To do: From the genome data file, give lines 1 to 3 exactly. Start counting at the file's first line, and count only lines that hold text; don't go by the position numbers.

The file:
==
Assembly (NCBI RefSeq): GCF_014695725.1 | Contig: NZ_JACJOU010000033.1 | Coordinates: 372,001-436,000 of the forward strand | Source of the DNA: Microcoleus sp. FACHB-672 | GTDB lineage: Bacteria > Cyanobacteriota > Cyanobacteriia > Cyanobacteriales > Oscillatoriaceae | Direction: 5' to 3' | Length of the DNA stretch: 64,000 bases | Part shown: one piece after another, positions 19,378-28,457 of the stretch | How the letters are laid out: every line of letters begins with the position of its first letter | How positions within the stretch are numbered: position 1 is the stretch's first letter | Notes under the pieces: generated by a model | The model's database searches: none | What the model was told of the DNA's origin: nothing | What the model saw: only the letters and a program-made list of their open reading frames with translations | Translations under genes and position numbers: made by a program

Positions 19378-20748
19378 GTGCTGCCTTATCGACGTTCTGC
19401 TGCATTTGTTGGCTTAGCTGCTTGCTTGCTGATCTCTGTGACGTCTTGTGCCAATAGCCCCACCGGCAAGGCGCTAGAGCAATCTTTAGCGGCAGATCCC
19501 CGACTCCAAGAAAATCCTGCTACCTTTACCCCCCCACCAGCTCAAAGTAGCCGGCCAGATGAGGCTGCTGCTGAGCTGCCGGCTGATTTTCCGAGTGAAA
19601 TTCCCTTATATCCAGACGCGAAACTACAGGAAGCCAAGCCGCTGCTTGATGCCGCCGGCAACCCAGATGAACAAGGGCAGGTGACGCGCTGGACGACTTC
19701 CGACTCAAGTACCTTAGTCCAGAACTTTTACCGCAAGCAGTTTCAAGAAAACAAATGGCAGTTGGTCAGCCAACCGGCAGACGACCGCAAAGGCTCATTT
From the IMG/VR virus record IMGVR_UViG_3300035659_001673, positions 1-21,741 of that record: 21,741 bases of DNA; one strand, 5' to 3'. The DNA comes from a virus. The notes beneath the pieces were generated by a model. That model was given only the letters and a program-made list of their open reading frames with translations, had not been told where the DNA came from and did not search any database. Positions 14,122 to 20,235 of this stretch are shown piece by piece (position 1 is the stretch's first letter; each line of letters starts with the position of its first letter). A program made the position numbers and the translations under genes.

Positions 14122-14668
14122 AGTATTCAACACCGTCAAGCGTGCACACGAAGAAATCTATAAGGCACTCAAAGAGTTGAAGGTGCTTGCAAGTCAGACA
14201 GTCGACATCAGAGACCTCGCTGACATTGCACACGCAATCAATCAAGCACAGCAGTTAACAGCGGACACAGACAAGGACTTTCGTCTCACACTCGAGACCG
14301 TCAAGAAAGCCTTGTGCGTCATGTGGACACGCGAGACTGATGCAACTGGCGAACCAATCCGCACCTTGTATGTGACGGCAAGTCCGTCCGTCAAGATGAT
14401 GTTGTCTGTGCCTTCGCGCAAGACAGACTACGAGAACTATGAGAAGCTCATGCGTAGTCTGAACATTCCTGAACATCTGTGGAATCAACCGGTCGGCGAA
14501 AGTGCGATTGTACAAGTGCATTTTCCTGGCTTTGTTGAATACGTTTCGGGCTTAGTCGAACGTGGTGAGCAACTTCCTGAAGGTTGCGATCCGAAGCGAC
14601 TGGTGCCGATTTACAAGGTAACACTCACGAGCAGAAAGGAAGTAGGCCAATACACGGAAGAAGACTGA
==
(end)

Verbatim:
Assembly (NCBI RefSeq): GCF_014695725.1 | Contig: NZ_JACJOU010000033.1 | Coordinates: 372,001-436,000 of the forward strand | Source of the DNA: Microcoleus sp. FACHB-672 | GTDB lineage: Bacteria > Cyanobacteriota > Cyanobacteriia > Cyanobacteriales > Oscillatoriaceae | Direction: 5' to 3' | Length of the DNA stretch: 64,000 bases | Part shown: one piece after another, positions 19,378-28,457 of the stretch | How the letters are laid out: every line of letters begins with the position of its first letter | How positions within the stretch are numbered: position 1 is the stretch's first letter | Notes under the pieces: generated by a model | The model's database searches: none | What the model was told of the DNA's origin: nothing | What the model saw: only the letters and a program-made list of their open reading frames with translations | Translations under genes and position numbers: made by a program

Positions 19378-20748
19378 GTGCTGCCTTATCGACGTTCTGC